India-Pakistan: Fearing The Wrong Enemy


April 14, 2009:  In areas adjacent to the Swat Valley in Pakistan, tribes are forming militias to keep the Taliban out. The Pakistani government has approved the peace deal with the Taliban in the Swat Valley. The deal calls for the Taliban in Swat to disarm and leave law enforcement to the police. But Sharia law will replace civil law in Swat, and pro-Taliban clerics will decide what is permitted with Sharia, and what is not. So far, it appears that Taliban thugs are already ignoring the police and enforcing strict lifestyle rules, in violation of the peace deal. The Pakistani government keeps doing this, and regretting it later as the Islamic radicals use their "Sharia law zone" as a base for terrorist operations. The Pakistani government wants to avoid a wide scale war in the tribal areas, fearing this would weaken the armed forces, and make Pakistan more vulnerable to conquest by India. This ignores the fact that Indian media have never run with the "let's conquer Pakistan" story, because no one in India wants to acquire the political, social and economic mess in Pakistan. But it's become an article of faith in Pakistan that India is a threat, even though Pakistan now has nuclear weapons.

Tribal warriors continue to attack truck depots near the Khyber Pass in Pakistan. Although the attacks are announced as being against NATO and U.S. supplies, most of the vehicles destroyed or damaged are carrying goods for civilian customers in Afghanistan. The attacks are aimed at extorting more money out of the trucking companies, to guarantee safety from these attacks. Most of U.S. and NATO supplies are now being shipped in from the north, via railroad from the Baltic or Black Seas.

Pakistani police recently arrested Badshah din Mehsud, a Taliban leader working for senior Taliban leader Baitullah Mehud. Badshah din Mehsud was arrested in the port city of Karachi, where he was apparently performing his usual job, of supervising the acquisition of weapons for the Pakistani Taliban.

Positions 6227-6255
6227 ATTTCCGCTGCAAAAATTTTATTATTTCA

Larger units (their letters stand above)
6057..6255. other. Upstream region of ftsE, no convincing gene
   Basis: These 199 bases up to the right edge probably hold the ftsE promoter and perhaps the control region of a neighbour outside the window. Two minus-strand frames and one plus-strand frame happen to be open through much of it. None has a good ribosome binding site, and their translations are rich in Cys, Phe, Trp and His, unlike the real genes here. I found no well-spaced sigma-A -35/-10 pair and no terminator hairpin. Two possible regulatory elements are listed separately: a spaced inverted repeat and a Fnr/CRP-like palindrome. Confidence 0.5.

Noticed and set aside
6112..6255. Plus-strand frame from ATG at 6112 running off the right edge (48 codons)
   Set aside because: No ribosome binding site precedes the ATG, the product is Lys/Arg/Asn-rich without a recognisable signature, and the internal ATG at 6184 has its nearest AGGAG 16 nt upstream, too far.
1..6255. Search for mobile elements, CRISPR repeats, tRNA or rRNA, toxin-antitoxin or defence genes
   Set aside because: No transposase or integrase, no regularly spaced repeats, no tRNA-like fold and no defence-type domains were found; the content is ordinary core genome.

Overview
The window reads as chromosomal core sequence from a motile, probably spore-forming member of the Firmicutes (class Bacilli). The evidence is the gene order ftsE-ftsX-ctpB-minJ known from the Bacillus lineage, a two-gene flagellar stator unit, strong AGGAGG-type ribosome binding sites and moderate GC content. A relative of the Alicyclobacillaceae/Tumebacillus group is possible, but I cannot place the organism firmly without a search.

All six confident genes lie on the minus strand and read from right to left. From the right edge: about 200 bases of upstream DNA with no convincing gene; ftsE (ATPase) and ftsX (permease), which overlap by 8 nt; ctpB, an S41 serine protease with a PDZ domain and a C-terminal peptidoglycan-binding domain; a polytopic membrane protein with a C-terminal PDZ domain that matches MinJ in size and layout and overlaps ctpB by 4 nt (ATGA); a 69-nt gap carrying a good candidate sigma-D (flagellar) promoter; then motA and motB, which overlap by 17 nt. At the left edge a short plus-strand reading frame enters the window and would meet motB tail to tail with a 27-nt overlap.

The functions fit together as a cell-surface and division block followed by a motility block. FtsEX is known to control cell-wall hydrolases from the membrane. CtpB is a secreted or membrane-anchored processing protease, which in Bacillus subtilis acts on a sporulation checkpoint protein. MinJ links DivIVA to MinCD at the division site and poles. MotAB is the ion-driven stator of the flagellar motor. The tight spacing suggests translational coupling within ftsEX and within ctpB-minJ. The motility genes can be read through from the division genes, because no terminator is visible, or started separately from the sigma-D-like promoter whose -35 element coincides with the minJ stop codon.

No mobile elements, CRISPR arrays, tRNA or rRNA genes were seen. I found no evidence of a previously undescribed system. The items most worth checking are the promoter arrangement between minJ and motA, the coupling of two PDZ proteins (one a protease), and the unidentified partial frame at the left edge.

Pakistan is resisting the terms of an economic relief package from the United States. In order to $7.5 billion over the next five years, all terrorist camps on the Afghan border must be closed. The U.S. will certify this via their own intelligence capabilities, and halt aid if the Pakistanis do not take action against terrorists.

In southwest Pakistan, near the Iranian border, the Taliban took credit for shooting to death a man and a woman who had eloped to get married. The parents of the woman had arranged for her to marry another man.

Violence continued (in response to the death of three local political leaders) in Baluchistan (southwest Pakistan), leaving nearly twenty dead.

In eastern India, over a hundred Maoists attacked a government run bauxite mine, seeking to steal explosives and the weapons of the guard force. But the Maoists were repulsed, after ten hours of fighting, leaving eleven security guards and four Maoists dead.

April 13, 2009: In Bangladesh, police arrested 17 Islamic terrorists, and captured large quantities of explosives and weapons.

April 10, 2009:  In eastern India, police raided several Maoist hideouts and seized large quantities of explosives and weapons.

April 9, 2009:  In Karachi, Pakistan, police arrested five terrorists who had been involved in the Marriot hotel bombing last September, and were planning six or more attacks on government offices. Police seized large quantities of weapons and bomb making components as well. The five arrested men had raised money for their terrorist activities via bank robbery and other criminal activities. They belonged to a local group affiliated with al Qaeda.

In southwest Pakistan, three popular Baluchi political leaders were found dead. They had been kidnapped by persons unknown days earlier. The deaths caused Baluchis in Baluchistan and elsewhere in Pakistan, rioted and attacked police.




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